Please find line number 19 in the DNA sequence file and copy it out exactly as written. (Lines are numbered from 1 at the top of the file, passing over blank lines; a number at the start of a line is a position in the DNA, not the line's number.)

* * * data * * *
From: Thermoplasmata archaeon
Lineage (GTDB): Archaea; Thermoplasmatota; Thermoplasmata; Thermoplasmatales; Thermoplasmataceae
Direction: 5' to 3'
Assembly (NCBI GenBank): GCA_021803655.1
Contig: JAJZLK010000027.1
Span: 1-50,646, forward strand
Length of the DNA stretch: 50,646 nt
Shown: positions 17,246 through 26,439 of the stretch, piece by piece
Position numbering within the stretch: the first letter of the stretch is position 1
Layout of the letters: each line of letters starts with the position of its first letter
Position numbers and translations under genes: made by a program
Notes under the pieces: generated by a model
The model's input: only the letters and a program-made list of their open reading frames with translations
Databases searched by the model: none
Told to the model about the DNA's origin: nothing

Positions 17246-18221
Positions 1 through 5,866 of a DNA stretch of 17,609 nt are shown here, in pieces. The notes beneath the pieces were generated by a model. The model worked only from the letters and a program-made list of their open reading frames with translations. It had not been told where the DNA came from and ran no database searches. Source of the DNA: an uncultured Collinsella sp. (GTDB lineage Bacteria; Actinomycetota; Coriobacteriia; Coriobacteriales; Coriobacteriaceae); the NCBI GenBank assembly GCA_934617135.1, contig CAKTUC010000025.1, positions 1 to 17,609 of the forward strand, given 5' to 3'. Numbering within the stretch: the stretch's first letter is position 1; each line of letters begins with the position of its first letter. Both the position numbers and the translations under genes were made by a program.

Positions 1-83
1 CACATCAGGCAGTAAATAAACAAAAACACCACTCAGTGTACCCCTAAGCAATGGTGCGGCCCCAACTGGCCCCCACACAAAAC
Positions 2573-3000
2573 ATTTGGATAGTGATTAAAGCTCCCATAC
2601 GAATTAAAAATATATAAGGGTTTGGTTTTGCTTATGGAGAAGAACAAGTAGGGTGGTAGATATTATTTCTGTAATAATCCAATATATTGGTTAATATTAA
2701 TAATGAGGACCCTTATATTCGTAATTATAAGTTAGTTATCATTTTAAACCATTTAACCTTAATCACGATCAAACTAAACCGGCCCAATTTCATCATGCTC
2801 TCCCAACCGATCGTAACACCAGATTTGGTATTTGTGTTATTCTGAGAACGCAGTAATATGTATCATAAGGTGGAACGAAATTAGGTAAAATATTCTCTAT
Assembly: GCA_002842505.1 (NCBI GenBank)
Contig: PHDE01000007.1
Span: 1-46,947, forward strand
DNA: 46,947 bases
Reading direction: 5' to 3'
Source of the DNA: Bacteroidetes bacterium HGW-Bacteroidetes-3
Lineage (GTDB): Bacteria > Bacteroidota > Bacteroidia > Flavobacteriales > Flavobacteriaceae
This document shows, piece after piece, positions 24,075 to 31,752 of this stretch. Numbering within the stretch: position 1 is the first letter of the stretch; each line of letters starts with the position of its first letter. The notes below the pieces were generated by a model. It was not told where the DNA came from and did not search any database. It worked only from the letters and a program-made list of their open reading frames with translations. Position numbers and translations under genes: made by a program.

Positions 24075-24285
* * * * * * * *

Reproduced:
1 CACATCAGGCAGTAAATAAACAAAAACACCACTCAGTGTACCCCTAAGCAATGGTGCGGCCCCAACTGGCCCCCACACAAAAC